Jan van Goyen

Abstract of the Master’s thesis by Drs. B. Biemans MA, about the estimation of the amount of paintings that was made in the Dutch Republic in the 17th century.Abstract of the Master’s thesis by Drs. B. Biemans MA, about the estimation of the amount of paintings that was made in the Dutch Republic in the 17th century.

Based on an average production of 25 paintings per artist per year during their working life of on average 27 years, for almost 1500 painters, I estimate that the amount of paintings that was produced in the Dutch Republic in the 17th century is approximately one million. If we take this amount of one million works, we see a significant difference with earlier excepted numbers of five or six million, calculated by Van der Woude and by Montias (converted). Furthermore, both mainly look at the Old Masters and Van der Woude only considers the province of Holland, which would mean that their numbers for the whole of the Dutch Republic would be even higher. On an average population of about 1.7 million and approximately 350,000 residential units (houses, farms) six million paintings is an overwhelming amount, in my opinion. Nonetheless, this amount of six million and even higher (five to ten million) is still being used, even though a certain doubt about these great numbers exists. However, because of a lack of new insights and calculations art historians hold on to these figures. Thanks to the work of Mr. Groenendijk, there is a better view on the amount of painters that worked in the Netherlands in the 17th century. Furthermore, his Lexicon shows too that painters often worked in other professions in combination with their artistry. The painters did not only do artistic work such as making etchings, engravings, watercolour sketches, drawings and decoration. They also had administrative positions or worked in the (art) trade, industry or catering. This means that there income was often not completely dependent on the sale of paintings. Since Van der Woude and Montias do assume this dependence, their methods take on a different light. Even though one million paintings in 100 years is still a respectable amount, this number is five to six times less than the amount that has been used so far. In my opinion, we can no longer speak of enormous amounts of paintings in the Dutch Republic in the 17th century. To clarify my estimation of one million paintings, I will make a comparison with the results of the research of Van der Woude, De Vries and Montias. The table below shows the key figures of Van der Woude, De Vries, Montias and my research.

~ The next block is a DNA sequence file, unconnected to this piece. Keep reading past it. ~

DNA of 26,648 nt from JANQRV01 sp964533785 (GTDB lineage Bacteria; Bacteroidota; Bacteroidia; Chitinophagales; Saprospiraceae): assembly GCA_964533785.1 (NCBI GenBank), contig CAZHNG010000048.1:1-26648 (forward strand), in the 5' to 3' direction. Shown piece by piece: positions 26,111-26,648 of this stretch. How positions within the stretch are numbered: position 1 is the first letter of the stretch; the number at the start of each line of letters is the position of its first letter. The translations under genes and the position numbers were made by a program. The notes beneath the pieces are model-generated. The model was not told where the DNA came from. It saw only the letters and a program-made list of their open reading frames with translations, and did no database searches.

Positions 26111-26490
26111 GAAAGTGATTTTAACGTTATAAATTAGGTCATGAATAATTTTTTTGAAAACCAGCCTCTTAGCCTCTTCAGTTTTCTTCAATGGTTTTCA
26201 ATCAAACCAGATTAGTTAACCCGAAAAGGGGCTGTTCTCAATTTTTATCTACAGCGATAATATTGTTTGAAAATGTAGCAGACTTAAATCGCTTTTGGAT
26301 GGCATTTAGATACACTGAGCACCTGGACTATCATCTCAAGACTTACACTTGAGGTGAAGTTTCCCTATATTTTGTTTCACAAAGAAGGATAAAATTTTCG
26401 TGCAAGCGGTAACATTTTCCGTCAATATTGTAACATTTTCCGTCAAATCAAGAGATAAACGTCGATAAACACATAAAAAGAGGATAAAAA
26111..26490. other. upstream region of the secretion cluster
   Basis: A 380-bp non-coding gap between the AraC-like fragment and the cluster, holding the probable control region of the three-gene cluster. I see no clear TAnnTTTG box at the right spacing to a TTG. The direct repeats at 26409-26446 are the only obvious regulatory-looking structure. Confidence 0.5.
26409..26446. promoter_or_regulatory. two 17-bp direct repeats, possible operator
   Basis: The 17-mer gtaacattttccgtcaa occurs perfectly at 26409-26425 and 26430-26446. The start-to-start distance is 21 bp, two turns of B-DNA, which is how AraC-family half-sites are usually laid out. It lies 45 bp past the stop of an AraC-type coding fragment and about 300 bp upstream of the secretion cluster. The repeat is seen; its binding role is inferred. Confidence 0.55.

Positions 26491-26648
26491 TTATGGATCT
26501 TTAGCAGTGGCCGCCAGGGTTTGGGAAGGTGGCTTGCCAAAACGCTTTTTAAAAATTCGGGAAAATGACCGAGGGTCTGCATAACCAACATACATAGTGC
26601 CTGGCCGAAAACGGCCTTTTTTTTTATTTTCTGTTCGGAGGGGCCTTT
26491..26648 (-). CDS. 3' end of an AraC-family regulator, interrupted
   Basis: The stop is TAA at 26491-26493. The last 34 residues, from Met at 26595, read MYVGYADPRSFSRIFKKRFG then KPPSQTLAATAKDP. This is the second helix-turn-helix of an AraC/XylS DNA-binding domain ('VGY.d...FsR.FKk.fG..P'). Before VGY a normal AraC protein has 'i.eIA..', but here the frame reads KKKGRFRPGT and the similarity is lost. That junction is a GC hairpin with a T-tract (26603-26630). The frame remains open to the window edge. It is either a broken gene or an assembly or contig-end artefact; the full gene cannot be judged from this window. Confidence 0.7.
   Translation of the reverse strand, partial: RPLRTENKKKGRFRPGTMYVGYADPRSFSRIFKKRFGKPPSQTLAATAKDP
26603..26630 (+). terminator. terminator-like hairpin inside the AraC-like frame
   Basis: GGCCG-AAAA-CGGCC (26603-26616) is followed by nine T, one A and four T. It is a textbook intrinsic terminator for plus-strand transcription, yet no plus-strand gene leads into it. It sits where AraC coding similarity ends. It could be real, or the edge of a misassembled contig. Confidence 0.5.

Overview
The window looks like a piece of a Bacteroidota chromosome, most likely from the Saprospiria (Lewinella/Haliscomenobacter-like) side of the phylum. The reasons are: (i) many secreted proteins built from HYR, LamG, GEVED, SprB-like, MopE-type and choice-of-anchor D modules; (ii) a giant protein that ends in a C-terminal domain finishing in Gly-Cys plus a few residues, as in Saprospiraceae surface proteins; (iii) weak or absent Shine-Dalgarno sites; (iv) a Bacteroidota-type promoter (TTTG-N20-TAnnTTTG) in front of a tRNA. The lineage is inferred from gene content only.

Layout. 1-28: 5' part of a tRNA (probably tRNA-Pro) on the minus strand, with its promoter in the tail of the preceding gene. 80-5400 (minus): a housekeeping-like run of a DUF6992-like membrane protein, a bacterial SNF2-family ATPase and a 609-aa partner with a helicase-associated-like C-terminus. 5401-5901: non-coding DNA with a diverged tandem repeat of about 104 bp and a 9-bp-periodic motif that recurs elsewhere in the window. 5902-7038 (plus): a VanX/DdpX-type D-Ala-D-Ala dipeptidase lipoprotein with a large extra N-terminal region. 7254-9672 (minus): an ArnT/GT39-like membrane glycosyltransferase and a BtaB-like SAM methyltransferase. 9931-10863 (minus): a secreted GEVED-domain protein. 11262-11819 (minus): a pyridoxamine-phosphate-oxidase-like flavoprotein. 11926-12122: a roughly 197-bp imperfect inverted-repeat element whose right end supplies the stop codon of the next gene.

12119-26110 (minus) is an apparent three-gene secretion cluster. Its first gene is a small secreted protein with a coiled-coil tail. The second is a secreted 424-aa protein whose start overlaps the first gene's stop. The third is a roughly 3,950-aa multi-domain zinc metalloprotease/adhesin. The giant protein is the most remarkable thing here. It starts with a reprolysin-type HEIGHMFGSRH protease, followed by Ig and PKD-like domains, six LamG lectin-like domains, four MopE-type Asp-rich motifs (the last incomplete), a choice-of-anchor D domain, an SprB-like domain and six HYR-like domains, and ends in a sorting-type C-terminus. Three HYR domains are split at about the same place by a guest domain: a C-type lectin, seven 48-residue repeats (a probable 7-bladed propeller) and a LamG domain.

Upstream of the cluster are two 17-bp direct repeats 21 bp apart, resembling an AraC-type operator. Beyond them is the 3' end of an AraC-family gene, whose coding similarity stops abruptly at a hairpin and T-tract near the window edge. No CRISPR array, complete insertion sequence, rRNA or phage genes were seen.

Tabel: Analysis of the key figures of the amount of paintings in the Dutch Republic in the 17th century.


* The estimation of Montias in 1650
** The estimation for the period 1640-1659
*** The estimation of 20 years is multiplied by five for the period 1600-1700